Digest of Public Opinion on Jewish Matters

[The purpose of the Digest is informative: Preference is given to papers not generally accessible to our readers. Quotation does not indicate approval.-Editor.]

The role of Louis D. Brandeis as a distinguished American and Jews, is commented on by the “Jewish Daily News” of November 10, on the occasion of the attainment by Mr. Brandeis of his seventieth birthday.

“As an American,” the paper writes, “Brandeis belongs to the leading personalities of the present generation. His influence as a great lawyer and thinker in the field of political economy was considerable even before he became a justice of the United States Supreme Court. He always stood for the greatest measure of justice to everyone and the fullest possible degree of personal liberty. The best traditions of America, as they were understood by Jefferson, found a staunch defender in Louis D. Brandeis, who is known as the “people’s lawyer.” Brandeis is a thinker in democracy and he has influenced no small number of persons who were themselves thinkers, amongst them the strong personality of Woodrow Wilson.”

The paper reviews Mr. Brandeis’s role as the leader of the Zionist movement in America up to the time of his entrance into the United States Supreme Court. “Despite the split which caused his withdrawal from the Zionist Organization,” the paper observes, “Mr. Brandeis has not in the least lost his love for and interest in Palestine. He is a careful observer of all that takes place in and about Zion. The Zionist Organization has adopted many of the very plans put forth by Brandeis over which the break with him took place. Experience has shown the way he pointed out to be the right one. His achievements for Zionism will never be forgotten.”

ON THE “JEWISH DAILY BULLETIN” INQUIRY

The “Jewish Daily Bulletin” inquiry on the subject of alleged anti-Jewish discrimination in American colleges, is the subject of an editorial in the “Indiana Jewish Chronicle” of Nov. 5. Expressing gratification at the facts revealed by the inquiry, the paper says:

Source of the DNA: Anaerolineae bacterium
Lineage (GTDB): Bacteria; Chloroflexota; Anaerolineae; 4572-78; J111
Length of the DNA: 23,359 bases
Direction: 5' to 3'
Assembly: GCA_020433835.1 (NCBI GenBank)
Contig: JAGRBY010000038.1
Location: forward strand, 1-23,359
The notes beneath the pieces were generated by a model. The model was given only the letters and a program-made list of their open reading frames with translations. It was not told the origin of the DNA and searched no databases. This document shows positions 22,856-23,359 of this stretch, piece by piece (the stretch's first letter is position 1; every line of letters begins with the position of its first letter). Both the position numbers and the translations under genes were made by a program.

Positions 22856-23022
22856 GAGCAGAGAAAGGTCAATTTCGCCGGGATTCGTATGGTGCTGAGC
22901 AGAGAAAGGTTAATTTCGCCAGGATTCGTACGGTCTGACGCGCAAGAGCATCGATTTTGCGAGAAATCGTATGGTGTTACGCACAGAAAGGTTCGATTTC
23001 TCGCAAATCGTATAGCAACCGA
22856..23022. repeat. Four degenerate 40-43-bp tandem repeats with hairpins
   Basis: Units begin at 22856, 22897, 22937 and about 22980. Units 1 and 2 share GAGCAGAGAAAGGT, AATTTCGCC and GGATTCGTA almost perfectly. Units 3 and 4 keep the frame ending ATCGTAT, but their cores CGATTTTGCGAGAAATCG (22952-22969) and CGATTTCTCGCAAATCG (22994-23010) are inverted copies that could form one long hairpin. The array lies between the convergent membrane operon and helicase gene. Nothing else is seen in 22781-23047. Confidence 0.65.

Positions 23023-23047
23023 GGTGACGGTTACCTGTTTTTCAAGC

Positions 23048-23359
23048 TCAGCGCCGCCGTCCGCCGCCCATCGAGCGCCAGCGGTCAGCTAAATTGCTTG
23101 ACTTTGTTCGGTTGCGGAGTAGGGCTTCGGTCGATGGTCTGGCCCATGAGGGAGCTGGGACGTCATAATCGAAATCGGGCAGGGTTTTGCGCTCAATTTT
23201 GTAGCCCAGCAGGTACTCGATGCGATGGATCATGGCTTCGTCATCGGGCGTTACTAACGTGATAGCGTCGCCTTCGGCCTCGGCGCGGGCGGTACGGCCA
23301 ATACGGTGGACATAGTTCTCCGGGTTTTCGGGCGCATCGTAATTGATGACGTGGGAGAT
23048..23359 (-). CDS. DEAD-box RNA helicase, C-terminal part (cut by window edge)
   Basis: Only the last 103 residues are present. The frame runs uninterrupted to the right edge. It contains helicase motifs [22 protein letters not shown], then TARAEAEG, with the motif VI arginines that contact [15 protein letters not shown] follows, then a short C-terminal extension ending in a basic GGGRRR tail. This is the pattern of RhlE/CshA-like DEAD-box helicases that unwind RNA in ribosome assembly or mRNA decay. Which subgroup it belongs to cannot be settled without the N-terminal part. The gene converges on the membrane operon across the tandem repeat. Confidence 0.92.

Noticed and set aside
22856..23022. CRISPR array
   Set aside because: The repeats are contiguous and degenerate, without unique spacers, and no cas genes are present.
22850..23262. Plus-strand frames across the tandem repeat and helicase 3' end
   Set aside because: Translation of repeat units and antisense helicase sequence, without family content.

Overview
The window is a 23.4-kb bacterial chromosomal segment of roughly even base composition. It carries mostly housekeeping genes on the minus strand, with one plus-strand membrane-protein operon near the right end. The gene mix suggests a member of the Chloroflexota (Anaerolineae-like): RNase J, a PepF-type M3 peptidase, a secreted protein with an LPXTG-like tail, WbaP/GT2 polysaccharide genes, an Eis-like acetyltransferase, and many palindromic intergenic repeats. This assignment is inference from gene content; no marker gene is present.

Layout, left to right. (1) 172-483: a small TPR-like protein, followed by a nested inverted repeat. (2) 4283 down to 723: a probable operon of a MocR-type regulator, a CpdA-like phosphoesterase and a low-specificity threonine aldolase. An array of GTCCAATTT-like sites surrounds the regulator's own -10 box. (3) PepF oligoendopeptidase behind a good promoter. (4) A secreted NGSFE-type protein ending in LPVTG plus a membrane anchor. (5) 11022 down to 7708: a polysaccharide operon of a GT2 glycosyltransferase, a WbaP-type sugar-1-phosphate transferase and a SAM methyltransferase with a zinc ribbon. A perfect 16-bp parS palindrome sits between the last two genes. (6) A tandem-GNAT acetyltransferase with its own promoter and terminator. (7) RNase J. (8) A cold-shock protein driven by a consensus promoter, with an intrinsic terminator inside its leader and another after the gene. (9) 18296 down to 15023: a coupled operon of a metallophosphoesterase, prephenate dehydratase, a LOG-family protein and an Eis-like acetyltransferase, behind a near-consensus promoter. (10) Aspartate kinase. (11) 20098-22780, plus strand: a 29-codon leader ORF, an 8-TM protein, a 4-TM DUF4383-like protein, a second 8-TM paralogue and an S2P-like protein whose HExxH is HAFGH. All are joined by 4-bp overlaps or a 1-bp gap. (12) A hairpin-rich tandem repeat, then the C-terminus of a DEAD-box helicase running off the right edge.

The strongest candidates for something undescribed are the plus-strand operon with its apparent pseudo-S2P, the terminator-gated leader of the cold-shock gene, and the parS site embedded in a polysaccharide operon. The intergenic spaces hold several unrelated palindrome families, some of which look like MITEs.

“In our own city, we are happy to note that the senior student body of Butler College, a Christian institution, has gone others one better by electing as president of their graduating class a Jew, Lester Budd, son of Mr. and Mrs. J. E. Budd, of Indianapolis. This is the first time that a Jewish student has been elected to this honorary office and perhaps one of the few such instances in the country. The usual requisites for such selection are high scholastic standing and achievement as well as popularity.

“It is not to be implied,” the paper adds, “that there are no Jewish problems in our American colleges. One of the most important is keeping alive the interest of the Jewish student in his religion, culture and people. This, the Hillel Foundation, inaugurated by the Independent Order of B’nai B’rith, is accomplishing with great success.

“Another situation presents itself in the refusal of non-Jewish college fraternities to admit Jews into their chapters. However, in honor societies Jews fare well. Such exclusion is easily justified. Jewish students should not seek entrance into societies where they are not wanted. Neither should the Christian expect to be welcomed into a purely Jewish social fraternity. This is for the best, as such intermingling would influence laxity in religious observances and after lead to intermarriage.”

A dinner in the interest of the $5,000,000 endowment fund campaign for the National Farm School expansion project was held at the Hotel Biltmore Wednesday night. No speeches were delivered.

There were four addresses, which, however, instead of being delivered by their authors had been printed and placed before each guest. These were by Abraham Erlanger, Chairman of the school’s expansion project: Adam I. Gimbel, Chairman of the Business Men’s Council of the institution’s drive; Herbert B. All man, President of the farm college, and excerpts from the speech of Secretary of Agriculture William M. Jardine, which he delivered before the American Country Life Association in Washington.

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